A scheme piloted in Fenland to encourage victims and witnesses of hate crimes to report any incidents is to be extended across the county.
Cambridgeshire Constabulary want to see third party reporting centres expanded into other areas following the Fenland trial.
About 20 centres were set up in the district last year to give people extra ways of reporting incidents as an alternative to going directly to the police.
The issue was highlighted last month when a strongly worded motion condemning racism, xenophobia and hate crimes was passed unanimously at Fenland District Council’s full meeting of on July 21.
The motion was tabled after two councillors had been approached by local residents wanting the council to send out a strong message.
This week, Inspector Dean Wiffin, Cambridgeshire Constabulary’s lead on hate crime, said: “We need to expand third party reporting across the whole county.
“Fenland has been used as a pilot; elsewhere the opportunities for reporting are less well know and we need to improve on that.
“Like the rest of the country, historically we’ve experienced under-reporting of these crimes.
“I’m really keen to stress that we want to work with anyone affected so that they feel confident to come forward.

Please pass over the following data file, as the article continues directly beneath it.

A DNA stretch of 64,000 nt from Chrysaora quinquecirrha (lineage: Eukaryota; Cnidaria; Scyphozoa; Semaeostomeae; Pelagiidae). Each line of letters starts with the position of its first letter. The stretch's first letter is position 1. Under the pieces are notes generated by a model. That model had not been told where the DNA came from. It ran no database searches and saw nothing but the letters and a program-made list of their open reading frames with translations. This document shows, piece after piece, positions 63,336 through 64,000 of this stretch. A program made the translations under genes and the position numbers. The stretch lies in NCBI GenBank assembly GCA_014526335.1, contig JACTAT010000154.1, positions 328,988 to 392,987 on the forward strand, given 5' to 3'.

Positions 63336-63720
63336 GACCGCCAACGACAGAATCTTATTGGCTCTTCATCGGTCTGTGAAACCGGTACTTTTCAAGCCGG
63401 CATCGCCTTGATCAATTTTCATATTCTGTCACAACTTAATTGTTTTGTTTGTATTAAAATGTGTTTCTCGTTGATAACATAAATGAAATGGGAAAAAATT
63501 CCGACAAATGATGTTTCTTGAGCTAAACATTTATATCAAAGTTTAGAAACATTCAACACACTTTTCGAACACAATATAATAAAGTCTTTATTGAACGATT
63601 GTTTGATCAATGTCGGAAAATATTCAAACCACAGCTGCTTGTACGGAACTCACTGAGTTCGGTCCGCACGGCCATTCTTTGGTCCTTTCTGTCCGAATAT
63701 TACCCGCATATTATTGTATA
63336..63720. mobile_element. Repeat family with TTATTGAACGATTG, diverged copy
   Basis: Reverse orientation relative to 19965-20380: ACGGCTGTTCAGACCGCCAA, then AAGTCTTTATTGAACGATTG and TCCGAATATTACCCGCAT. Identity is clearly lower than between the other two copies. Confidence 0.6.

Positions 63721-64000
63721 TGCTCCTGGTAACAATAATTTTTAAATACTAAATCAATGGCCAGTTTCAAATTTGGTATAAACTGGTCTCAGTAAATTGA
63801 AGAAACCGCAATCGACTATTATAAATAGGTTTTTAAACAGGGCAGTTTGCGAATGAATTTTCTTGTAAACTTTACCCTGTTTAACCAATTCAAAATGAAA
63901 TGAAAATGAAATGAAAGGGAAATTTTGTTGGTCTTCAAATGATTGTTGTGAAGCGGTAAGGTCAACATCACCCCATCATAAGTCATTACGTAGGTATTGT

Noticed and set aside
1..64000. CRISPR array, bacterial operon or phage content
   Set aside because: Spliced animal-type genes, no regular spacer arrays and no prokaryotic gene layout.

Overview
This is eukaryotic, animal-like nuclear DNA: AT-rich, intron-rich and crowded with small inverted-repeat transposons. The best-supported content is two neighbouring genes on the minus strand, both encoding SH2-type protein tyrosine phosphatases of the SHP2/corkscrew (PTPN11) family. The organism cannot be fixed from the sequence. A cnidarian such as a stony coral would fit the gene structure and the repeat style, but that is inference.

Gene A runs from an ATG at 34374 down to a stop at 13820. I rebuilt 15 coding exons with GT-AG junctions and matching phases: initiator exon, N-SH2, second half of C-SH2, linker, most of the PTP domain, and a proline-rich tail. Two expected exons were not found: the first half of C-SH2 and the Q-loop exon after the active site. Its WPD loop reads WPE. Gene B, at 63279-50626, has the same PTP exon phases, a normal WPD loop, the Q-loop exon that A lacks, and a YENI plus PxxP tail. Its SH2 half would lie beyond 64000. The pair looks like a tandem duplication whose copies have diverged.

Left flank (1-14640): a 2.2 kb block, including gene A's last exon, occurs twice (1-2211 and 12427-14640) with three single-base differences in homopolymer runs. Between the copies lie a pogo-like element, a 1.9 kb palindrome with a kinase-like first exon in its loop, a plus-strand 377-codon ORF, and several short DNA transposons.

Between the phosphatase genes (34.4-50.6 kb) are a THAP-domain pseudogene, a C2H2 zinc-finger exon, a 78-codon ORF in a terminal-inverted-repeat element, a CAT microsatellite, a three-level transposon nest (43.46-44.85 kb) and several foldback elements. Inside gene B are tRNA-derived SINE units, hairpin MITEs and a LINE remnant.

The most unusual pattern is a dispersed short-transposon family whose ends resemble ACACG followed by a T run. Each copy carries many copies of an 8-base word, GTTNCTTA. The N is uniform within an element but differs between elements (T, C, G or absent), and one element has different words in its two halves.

“We want to help people understand the reporting process and help them through it.”
The motion passed at Fenland District Council’s full meeting on Thursday July 21 read: “We are proud to live in a diverse and tolerant society.
“Racism, xenophobia and hate crimes have no place in our country.
“Fenland District Council condemns racism, xenophobia and hate crimes unequivocally.
“We will not allow hate to become acceptable.
“Fenland District council will work to ensure local bodies and programmes have the support and resources needed to fight and prevent racism and xenophobia.
“We reassure all people living in Fenland that they are valued members of our community.”
Proposed by Councillor David Mason and seconded by Councillor Gavin Booth, it gained full cross-party support.